If we click on Facebook or YouTube link from a particular source, Facebook or YouTube will tend to show more of that site’s content. This so-called “filter bubble” effect may isolate us from diverse perspectives and strengthening our bia. We need to expose ourselves to a more diverse set of sources, that means getting off Facebook, YouTube and going to the library or reading something totally different.

The main thing is, as humans we are complex and we are vulnerable. How we interact with each other and our information sources defines us. ⚕️Tools like these can help us evaluate our online relationships with social networks, friends and sources:

  1. Botometer

  2. Hoaxy

  3. Fakey

💼 NewsNeat Weekend Read #11

Supreme Court Backs Trump, Instagram TV Launches, Uber is Back in London

Welcome to NewsNeat for Saturday 30 June. U.S. news is just plain depressing, have sincere worries about the gun-violence problem, latest in Maryland. Decided to omit it from this weeks story coverage and dial in on the immigration ban. Ed: - Kingi


The Supreme Court ruled that President Trump's travel ban is legal

These judges ruled that the executive order banning travellers from six countries (five of which are majority-Muslim) is within the legal boundaries of presidential power. Lower courts had ruled that the order was discriminatory, in part because of Trump’s public calls to ban Muslims from entering the country.

The bans affect citizens of Iran, Libya, Somalia, Syria and Yemen. The law previously banned travellers from Chad (but that ban ended in April 2018). The law bans travel from North Korea; however, 61 visas for North Koreans were issued in 2016, compared to 23,000 Iranian tourist visas in the same period. The order also bans some visas for government officials from Venezuela.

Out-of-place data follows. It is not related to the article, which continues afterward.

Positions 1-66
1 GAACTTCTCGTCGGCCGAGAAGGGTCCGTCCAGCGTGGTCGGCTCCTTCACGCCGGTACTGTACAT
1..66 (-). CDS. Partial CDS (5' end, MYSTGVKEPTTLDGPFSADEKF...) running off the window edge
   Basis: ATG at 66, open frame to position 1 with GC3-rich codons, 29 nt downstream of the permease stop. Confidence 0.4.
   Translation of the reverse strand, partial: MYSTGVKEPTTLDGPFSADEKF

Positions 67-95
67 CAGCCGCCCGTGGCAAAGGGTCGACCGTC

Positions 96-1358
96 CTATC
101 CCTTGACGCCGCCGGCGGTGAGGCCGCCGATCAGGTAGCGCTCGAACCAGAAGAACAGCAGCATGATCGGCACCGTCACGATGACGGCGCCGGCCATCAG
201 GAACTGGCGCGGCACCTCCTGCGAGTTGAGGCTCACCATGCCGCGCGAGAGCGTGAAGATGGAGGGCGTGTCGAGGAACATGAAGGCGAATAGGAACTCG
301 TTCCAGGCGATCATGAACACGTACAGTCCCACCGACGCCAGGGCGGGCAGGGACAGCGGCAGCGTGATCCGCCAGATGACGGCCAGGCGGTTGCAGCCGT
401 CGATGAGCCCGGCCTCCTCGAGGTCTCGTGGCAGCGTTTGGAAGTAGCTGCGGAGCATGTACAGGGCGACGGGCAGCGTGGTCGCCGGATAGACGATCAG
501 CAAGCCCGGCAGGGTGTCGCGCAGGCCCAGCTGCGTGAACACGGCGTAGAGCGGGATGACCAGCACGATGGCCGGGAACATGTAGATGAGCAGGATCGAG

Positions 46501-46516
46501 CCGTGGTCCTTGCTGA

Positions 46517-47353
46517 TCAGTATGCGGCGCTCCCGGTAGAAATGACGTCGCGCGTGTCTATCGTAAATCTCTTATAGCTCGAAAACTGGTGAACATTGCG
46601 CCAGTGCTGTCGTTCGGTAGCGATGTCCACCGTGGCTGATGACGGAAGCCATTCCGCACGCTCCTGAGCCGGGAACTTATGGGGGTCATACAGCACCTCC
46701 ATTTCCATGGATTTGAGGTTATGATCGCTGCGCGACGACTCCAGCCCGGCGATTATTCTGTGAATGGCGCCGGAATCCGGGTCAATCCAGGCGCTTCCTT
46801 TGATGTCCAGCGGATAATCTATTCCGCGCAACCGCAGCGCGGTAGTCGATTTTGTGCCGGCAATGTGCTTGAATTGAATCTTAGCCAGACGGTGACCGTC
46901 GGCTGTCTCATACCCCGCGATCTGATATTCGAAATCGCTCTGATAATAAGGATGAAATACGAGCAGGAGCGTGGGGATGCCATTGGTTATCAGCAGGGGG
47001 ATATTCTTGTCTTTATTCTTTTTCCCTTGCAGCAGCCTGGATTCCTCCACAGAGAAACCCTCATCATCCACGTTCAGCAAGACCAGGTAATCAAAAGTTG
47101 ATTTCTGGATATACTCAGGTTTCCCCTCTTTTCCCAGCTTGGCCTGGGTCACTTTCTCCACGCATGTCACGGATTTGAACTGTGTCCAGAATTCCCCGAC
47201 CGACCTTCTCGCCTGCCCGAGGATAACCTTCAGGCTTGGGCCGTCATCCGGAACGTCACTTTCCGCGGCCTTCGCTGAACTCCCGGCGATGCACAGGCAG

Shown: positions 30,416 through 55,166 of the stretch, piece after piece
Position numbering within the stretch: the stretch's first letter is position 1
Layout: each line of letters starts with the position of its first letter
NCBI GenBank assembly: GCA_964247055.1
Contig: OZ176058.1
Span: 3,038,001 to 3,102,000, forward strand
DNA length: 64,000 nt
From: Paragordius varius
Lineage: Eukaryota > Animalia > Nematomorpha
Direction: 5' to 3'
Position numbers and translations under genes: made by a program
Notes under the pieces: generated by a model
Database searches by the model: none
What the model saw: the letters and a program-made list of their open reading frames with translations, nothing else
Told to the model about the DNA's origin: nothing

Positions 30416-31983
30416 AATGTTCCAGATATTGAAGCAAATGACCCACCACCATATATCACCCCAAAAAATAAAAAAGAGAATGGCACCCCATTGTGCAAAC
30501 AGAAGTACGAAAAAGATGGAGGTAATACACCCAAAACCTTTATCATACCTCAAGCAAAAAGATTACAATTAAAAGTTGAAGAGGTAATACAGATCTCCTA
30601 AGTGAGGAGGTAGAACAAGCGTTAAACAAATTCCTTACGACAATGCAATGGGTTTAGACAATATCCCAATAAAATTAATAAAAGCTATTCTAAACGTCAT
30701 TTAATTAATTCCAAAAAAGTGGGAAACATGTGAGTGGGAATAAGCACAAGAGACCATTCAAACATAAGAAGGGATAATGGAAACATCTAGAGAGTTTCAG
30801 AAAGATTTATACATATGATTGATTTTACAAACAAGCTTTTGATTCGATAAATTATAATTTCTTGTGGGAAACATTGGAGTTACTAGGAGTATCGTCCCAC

The rationale behind the order is that travelers from these countries pose a security risk, in part due to a lack of passport security and reliable background checks. Two of the countries (Syria and Yemen) are incapacitated because of civil wars.

The Court decision solidifies presidential power over specific immigration policies.


Instagram Launched a YouTube Competitor

Facebook owned ‘IGTV’ is a new app for watching long-form, vertical video from your favourite Instagram creators. IGTV showed off some examples LaurDIY posting her newest project or King Bach sharing his latest comedy skit. There’s a stand-alone IGTV app and you’ll also be able to watch from within the regular Instagram app.

IGTV is different - videos are full screen and vertical. Also, unlike on Instagram, videos aren’t limited to one minute. Instead, each video can be up to an hour long.

The big question is how Facebook (sorry I mean Instagram) will integrate advertising into the IGTV experience.


In Brief:

  • 18 state attorneys general are suing the Trump administration over its family separation policy and calling for the reunification of the migrant families who were affected. 

  • Uber regained its license to operate in London for the next 15 months. The city's transportation authority had declined to renew the license in September.


Q. How do you know what you know?

Did you ever pause when reading an article and ask yourself, “How do I know this is real?” or “Where can I point to observation of facts that support his article?” Or “Am I interpreting the facts correctly?”

Media literacy is important. Zoom tries it’s best to provide a variety of news sources each week, to absorb different ideas and angles. If you think we have missed something important or have something really interesting please let us know, e-mail hi@zoom.sx


China’s Pollution

China’s air quality has been an issue for many years. Recent attempts to curb the use of coal as an energy source have gone some way to alleviate the problem, but there is still work to be done. Check out this awesome infographic led story (click the image below):

💼 NewsNeat Weekend Read #10

Immigration Trauma Continues, North Korean News, Baby Time!

Apologies for the delay, I was at a funeral last week for my cousin Talei Roimata Morrison. Moe mai e te whanaunga rangatira (sleep well my fond cousin). This is a two-week edition, covering events since June 10. Ed: - Kingi


The American government separated 1,995 children from their parents at the Mexican border in 6 weeks